25 @ 25: Death, 'Scream Bloody Gore'
The classic album that kicked off the American death metal explosion
In 1986, a 20 year-old Chuck Schuldiner, who had a brief stint in Canadian band Slaughter before heading back to his hometown of Orlando, Florida, made the move to San Francisco in search of musicians who shared his musical vision, that being his new project Death. He eventually came into contact with a 17 year-old drummer named Chris Reifert, and the duo wasted no time recording a new three-song demo called Mutilation that year. That demo landed Death their first ever recording deal with an upstart metal label called Combat Records, and Schuldiner and Reifert headed back to Florida to record the band’s first proper full-length, with Schuldiner handling all the guitar, bass, and vocals. However, Combat was dissatisfied with the end result, and in November 1986 the pair headed back to the West Coast to start from scratch with a new producer in Randy Burns. The end result would be the epochal Scream Bloody Gore, and just like that, a new genre would be born.
That might be a bit of an exaggeration, as what would come to be known as death metal was just starting to gestate in the wake of Possessed’s highly influential 1985 debut Seven Churches. Fellow death metal progenitors like Morbid Angel and Obituary were already honing their own sounds, but Schuldiner, who himself was impacted by Seven Churches, beat everyone to the punch with Scream Bloody Gore, a daring album that took the thrash-influenced sound of Possessed into an altogether more extreme new realm, in instrumentation, vocal style, and subject matter.
In 1987 it felt like lines were being drawn into the sand, as metal was in the beginning stages of the branching off that would kick into high gear in the early 1990s. The pop side of metal was peaking obviously, but underneath the mainstream, bands were heading into more extreme territories. Helloween was taking melodic metal into an entirely new, faster, bombastic direction. Thrash metal was becoming even more tautly executed than ever. Hardcore was starting to infiltrate the genre more than ever. Candlemass and Saint Vitus were slowing things way the hell down. Celtic Frost and Voivod were breaking new ground. And there was no mistake that metal was also getting a lot more unrelenting, first with Possessed and Bathory, then with Slaughter, and eventually Death. And for the longest time that nascent death metal subgenre was heavy metal’s ugly, obnoxious kid brother, largely ignored by glossy American magazines at the time, relegated to the underground, where it grew a healthy following.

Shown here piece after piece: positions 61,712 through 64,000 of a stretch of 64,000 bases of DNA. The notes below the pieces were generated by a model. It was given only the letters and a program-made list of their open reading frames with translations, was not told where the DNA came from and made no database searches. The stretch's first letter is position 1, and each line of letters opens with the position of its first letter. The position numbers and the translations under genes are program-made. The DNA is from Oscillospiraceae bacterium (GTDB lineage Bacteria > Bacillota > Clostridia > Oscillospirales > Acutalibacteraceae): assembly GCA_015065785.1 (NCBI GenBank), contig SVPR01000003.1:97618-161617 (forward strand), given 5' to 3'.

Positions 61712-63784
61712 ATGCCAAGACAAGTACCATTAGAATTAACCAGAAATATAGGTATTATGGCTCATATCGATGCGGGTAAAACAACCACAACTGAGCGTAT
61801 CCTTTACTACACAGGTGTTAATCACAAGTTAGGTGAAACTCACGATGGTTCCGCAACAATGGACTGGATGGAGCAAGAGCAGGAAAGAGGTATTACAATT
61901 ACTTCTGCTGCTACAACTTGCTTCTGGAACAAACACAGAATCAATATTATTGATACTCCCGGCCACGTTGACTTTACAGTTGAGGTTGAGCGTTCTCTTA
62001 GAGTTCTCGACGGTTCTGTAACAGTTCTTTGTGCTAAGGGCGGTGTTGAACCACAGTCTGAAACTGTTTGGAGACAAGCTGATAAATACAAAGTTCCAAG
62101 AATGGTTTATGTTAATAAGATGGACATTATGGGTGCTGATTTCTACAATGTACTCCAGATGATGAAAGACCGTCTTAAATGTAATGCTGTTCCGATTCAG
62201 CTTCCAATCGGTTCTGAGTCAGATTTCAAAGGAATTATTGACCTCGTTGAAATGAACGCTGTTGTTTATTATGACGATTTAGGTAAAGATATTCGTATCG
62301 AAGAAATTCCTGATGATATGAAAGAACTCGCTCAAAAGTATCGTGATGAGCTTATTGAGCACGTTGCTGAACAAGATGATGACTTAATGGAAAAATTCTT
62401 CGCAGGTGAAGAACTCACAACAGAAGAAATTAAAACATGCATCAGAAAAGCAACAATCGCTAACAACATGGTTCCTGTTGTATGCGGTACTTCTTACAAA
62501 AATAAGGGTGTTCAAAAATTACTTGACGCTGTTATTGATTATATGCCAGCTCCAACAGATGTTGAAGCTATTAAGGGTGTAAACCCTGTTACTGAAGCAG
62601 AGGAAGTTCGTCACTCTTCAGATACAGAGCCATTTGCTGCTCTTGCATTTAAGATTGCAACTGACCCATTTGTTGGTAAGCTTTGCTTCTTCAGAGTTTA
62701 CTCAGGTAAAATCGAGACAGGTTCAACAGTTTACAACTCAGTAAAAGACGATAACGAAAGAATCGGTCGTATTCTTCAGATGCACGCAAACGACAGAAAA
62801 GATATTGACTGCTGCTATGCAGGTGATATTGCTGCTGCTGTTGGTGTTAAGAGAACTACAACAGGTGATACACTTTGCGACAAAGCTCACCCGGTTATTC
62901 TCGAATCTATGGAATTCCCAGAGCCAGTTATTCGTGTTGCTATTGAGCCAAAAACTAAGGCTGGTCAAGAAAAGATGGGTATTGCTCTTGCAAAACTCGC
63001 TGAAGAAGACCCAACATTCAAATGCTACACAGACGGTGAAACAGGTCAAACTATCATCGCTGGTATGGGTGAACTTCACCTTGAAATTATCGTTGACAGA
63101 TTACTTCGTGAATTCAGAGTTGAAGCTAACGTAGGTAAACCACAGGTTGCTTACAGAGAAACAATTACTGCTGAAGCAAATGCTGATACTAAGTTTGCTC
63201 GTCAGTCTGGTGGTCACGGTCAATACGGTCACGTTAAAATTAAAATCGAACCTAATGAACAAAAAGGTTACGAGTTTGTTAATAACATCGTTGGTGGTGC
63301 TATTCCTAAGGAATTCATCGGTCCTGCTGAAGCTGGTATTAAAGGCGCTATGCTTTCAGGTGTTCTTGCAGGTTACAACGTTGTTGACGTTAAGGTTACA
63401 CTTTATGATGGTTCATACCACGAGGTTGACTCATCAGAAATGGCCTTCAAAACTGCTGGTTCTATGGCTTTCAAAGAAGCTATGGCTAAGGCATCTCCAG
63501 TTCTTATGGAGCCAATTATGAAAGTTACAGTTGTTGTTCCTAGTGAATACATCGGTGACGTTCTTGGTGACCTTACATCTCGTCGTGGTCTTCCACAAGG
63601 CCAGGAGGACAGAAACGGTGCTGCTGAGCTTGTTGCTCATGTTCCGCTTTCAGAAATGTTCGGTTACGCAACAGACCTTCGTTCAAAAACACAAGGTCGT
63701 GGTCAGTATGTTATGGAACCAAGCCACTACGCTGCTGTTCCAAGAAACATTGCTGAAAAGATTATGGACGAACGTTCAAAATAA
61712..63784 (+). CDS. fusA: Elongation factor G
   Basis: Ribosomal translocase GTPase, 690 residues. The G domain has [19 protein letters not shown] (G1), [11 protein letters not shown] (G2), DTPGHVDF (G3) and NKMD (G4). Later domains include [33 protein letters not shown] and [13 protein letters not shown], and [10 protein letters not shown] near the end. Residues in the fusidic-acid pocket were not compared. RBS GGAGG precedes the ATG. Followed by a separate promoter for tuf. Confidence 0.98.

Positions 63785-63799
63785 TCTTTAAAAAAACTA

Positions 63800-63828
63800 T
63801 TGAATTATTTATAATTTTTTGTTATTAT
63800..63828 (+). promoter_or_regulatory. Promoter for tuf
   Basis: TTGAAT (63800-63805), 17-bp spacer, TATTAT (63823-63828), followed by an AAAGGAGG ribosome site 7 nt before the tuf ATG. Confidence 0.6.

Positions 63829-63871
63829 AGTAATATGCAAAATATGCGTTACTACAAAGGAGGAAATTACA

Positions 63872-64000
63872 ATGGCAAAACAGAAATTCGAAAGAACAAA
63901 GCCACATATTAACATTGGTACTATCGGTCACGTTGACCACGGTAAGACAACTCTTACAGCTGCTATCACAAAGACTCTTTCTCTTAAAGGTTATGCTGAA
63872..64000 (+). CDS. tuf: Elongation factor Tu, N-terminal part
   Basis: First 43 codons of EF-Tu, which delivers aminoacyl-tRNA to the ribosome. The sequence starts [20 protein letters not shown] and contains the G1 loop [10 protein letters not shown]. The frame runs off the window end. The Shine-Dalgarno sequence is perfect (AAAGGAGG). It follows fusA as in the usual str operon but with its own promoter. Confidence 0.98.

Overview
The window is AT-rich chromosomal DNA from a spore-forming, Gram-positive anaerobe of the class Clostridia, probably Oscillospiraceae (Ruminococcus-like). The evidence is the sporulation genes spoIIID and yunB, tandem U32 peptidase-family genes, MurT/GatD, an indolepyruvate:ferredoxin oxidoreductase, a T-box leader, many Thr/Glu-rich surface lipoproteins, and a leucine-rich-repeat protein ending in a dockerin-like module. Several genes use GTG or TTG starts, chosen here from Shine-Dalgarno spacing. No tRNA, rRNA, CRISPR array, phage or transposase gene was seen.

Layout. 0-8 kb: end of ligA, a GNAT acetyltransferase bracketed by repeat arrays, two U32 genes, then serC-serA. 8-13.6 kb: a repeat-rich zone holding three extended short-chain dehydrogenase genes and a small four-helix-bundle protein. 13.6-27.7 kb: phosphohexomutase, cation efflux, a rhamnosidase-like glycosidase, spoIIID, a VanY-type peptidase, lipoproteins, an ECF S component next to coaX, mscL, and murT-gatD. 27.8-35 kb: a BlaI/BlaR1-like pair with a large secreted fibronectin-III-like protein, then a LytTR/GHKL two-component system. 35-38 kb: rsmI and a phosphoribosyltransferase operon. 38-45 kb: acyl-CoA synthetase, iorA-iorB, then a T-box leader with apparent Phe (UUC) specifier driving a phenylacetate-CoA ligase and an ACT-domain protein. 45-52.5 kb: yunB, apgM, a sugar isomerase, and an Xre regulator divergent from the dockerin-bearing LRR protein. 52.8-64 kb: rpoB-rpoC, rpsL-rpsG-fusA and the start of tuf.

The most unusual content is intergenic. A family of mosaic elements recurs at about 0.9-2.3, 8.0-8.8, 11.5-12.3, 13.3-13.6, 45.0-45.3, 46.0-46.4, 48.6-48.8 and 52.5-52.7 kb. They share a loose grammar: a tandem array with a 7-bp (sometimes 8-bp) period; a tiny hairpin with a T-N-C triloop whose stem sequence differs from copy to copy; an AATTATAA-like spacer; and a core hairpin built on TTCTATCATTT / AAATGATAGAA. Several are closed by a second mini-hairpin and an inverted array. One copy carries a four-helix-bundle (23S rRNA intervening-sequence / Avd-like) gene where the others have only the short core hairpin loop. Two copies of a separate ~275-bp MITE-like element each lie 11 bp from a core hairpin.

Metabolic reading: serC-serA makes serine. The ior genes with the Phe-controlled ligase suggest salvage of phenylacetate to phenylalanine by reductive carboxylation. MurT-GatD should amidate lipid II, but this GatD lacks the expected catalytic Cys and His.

It’s interesting listening to Scream Bloody Gore 25 years later, because as far as extreme metal goes, by today’s standards it’s relatively tame. Even in the early-‘90s Schuldiner was the first to admit that Death was a far more controlled-sounding death metal band than others who were incorporating the blastbeats pioneered by Napalm Death. Hell, back in the 1980s I still stubbornly thought of Death as simply thrash, so straightforward were their tempos, so derived the music was from Possessed and Slayer. But listen to this album without thinking of how much more extreme death metal has become in the years since, and you’ll hear not only a truly primal piece of music, but one with a lot more technical skill than most thrash bands at the time.
Even at such a young age Schuldiner was a masterful composer, and for all the horror movie lyrics and brutality at hand – exceptionally captured on tape by Burns - Scream Bloody Gore is an ingeniously dynamic album. The ferocity of Possessed and Bathory is discernable, but underneath all the density is a musicality to Schuldiner’s riffs and leads. At such a young age his rhythm riffs were already on par with the likes of Jeff Hanneman and Kerry King, and he was far more expressive a soloist than Kirk Hammett, and it all makes for some ridiculously catchy tunes, such as “Infernal Death”, “Zombie Ritual”, “Sacrificial” (you all know what the second word is), and “Regurgitated Guts”. Several of these songs are holdovers from previous Death demos, while others are new, but one in particular, “Evil Dead”, dates back to Schuldiner’s first band Mantas, and it remains one of the best songs on the album, its Mercyful Fate-derived intro giving way to pure, speed-addled thrash, made all the more ferocious by Schuldiner’s barely decipherable growl.
The Schuldiner-Reifert collaboration would be short-lived, as a desire to stay close to home in California led to Reifert leaving the band, and he’d eventually form Autopsy in late 1987 (in an interesting quirk, guitarist John Hand, who was briefly in the band, is pictured on the back cover despite never playing on the album, or live with the band for that matter). Meanwhile, Schuldiner would form a proper four-piece band with three members of Tampa, Florida band Massacre, including guitarist Rick Rozz, bassist Terry Butler, and drummer Bill Andrews, which yielded the 1988 album Leprosy. Personally, I consider Death’s best work to be their last three albums - 1993’s Individual Thought Patterns, 1995’s Symbolic, 1998’s The Sound of Perseverance – but the power of Scream Bloody Gore is undeniable. It’s an album that had fun with gory lyrics, heaviness, and speed like any teenaged headbanger would, but one that also showed incredible musical maturity, and most importantly, prescience.